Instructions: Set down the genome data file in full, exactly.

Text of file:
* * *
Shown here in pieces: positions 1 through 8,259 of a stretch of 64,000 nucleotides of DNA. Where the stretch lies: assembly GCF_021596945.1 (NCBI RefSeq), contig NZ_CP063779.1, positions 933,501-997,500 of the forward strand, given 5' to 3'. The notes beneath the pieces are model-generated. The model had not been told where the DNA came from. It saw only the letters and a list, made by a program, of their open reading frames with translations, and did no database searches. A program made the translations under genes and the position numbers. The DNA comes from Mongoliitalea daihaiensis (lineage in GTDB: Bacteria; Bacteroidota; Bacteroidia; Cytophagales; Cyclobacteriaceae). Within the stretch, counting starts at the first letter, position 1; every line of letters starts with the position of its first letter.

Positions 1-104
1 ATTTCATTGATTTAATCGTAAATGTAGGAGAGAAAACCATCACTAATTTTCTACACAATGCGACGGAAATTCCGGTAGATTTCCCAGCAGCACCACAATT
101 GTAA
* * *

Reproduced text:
Shown here in pieces: positions 1 through 8,259 of a stretch of 64,000 nucleotides of DNA. Where the stretch lies: assembly GCF_021596945.1 (NCBI RefSeq), contig NZ_CP063779.1, positions 933,501-997,500 of the forward strand, given 5' to 3'. The notes beneath the pieces are model-generated. The model had not been told where the DNA came from. It saw only the letters and a list, made by a program, of their open reading frames with translations, and did no database searches. A program made the translations under genes and the position numbers. The DNA comes from Mongoliitalea daihaiensis (lineage in GTDB: Bacteria; Bacteroidota; Bacteroidia; Cytophagales; Cyclobacteriaceae). Within the stretch, counting starts at the first letter, position 1; every line of letters starts with the position of its first letter.

Positions 1-104
1 ATTTCATTGATTTAATCGTAAATGTAGGAGAGAAAACCATCACTAATTTTCTACACAATGCGACGGAAATTCCGGTAGATTTCCCAGCAGCACCACAATT
101 GTAA